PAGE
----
Plants Deemed Illegal to Own or Sell in the U.S.

DATE : November 30, 2021 By :

Whether you’re adding to your plant collection or plotting out next year’s landscape, there are a lot of things to take into consideration. In addition to assessing a plant’s needs and its placement in your garden, there’s another step you should take before you start planting, buying, or selling. You should make sure that you’re not planning to plant something that’s illegal to grow in the United States. While some of them are beautiful and popular in other parts of the world, growing them in the U.S. can come with harsh legal consequences.


1. Lophophora williamsii (Peyote)


Lophophora williamsii has become a hot collector’s plant, but the cactus is illegal to grow in all U.S. states except Texas. Containing natural amounts of the psychoactive compound mescaline, it is considered a Schedule 1 drug throughout the country. Although there are exemptions for Native American religious ceremonies, possessing or propagating the plant is otherwise forbidden.


2. Pseudacorus (Yellow Iris)

Pseudocorus (Yellow Iris) is a stunning plant that’s native to the part of Europe. Though not illegal in all parts of the U.S., a growing list of states have already added it to the list of plants that shouldn’t be grown there. When pseudocorus is planted in wetlands, it creates thick, impenetrable barriers similar to cattails. However, it can quickly stave the growth of any surrounding native plants.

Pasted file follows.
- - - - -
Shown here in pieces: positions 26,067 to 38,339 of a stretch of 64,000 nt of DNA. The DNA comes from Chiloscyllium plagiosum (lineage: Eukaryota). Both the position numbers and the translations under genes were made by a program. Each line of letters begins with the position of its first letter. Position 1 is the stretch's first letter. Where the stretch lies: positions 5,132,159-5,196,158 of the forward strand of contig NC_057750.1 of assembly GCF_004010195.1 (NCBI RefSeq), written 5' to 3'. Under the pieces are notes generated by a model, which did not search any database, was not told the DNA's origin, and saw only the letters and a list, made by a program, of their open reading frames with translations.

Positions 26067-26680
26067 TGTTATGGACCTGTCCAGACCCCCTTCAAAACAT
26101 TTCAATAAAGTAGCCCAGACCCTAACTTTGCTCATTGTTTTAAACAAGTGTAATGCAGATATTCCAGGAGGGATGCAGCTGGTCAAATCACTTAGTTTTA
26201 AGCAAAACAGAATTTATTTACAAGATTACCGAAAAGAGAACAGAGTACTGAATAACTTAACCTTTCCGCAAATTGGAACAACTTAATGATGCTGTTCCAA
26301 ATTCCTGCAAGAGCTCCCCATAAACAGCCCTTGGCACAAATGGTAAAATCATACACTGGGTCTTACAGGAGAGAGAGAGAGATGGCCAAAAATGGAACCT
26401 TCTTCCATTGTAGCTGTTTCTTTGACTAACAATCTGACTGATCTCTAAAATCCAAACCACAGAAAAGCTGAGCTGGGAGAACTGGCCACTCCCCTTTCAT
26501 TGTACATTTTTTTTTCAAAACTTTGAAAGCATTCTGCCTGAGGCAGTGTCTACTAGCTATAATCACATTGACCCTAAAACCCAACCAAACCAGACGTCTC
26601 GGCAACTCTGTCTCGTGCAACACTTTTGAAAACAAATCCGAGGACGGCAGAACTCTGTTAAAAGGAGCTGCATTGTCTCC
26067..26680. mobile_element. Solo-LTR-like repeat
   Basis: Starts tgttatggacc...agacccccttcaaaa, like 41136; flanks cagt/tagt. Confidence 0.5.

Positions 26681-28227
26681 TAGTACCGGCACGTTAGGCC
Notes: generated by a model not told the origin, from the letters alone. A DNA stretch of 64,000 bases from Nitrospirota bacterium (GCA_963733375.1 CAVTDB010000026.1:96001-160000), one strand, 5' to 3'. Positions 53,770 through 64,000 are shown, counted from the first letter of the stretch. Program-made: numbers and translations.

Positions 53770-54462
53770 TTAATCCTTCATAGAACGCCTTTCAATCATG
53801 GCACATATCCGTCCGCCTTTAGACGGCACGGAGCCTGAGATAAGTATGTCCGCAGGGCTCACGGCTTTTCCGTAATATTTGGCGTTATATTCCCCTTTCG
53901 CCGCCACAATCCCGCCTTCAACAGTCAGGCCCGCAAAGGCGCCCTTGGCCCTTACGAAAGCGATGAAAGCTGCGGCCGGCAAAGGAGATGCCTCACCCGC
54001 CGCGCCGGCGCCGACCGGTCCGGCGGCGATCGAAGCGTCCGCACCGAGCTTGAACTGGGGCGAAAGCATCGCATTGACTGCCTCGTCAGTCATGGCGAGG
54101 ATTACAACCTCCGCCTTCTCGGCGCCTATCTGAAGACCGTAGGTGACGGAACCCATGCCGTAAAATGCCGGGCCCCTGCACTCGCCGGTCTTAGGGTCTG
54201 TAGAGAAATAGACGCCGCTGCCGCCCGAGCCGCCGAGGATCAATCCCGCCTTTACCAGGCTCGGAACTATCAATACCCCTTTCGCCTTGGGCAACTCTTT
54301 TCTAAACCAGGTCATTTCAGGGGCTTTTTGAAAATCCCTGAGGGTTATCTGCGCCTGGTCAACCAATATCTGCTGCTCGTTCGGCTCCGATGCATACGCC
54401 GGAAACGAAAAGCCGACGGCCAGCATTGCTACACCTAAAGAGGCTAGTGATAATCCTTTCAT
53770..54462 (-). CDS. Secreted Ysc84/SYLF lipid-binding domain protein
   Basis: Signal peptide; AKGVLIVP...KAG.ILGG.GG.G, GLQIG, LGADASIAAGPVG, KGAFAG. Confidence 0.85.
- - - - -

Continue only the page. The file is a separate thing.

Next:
3. Pueraria montana (Kudzu)

Once considered great livestock feed, the woody vine known as Pueraria montana (kudzu) is native to East Asia. Able to grow over a foot a day, it can quickly take over entire forests, and it’s nearly impossible to stop. Pueraria montana has invaded large swaths of the United States, and its been deemed illegal to grow.


4. Saccharum spontaneum (Wild Sugarcane)

Native to the Indian region, saccharum spontaneum grows like tall, bushy grass with large oatmeal color plumes. While it is a gorgeous plant, it’s considered one of the United States’ invasive plants. Growing up to nine feet tall, its perennial nature causes large problems for the native plants and grasses that grow in the wetland areas of the country.


5. Papaver somniferum (Opium Poppy)

Although there are many varieties of poppies that can be grown in the United States, there’s one that is considered illegal to own or to cultivate. Papaver somniferum (opium poppy) contains the opium that’s needed to create powerful narcotics, and the D.E.A. (Drug Enforcement Agency) forbids it from being grown on U.S. soil. Thriving in climates like the Mediterranean region, it’s not ideal for growing in much of the U.S. anyway.


Before you start planting, it’s always a good idea to check with your local agricultural agencies to see if there are other invasive or illegal plants you should avoid adding to your collection or your garden. We’ve listed the most widely known illegal plants throughout the U.S., but there may be others you should consider. Rules and regulations will often vary from region to region.



Additional Reading: 

  1. 15 Plants That Are Banned From Being Planted in Some Parts of the US.
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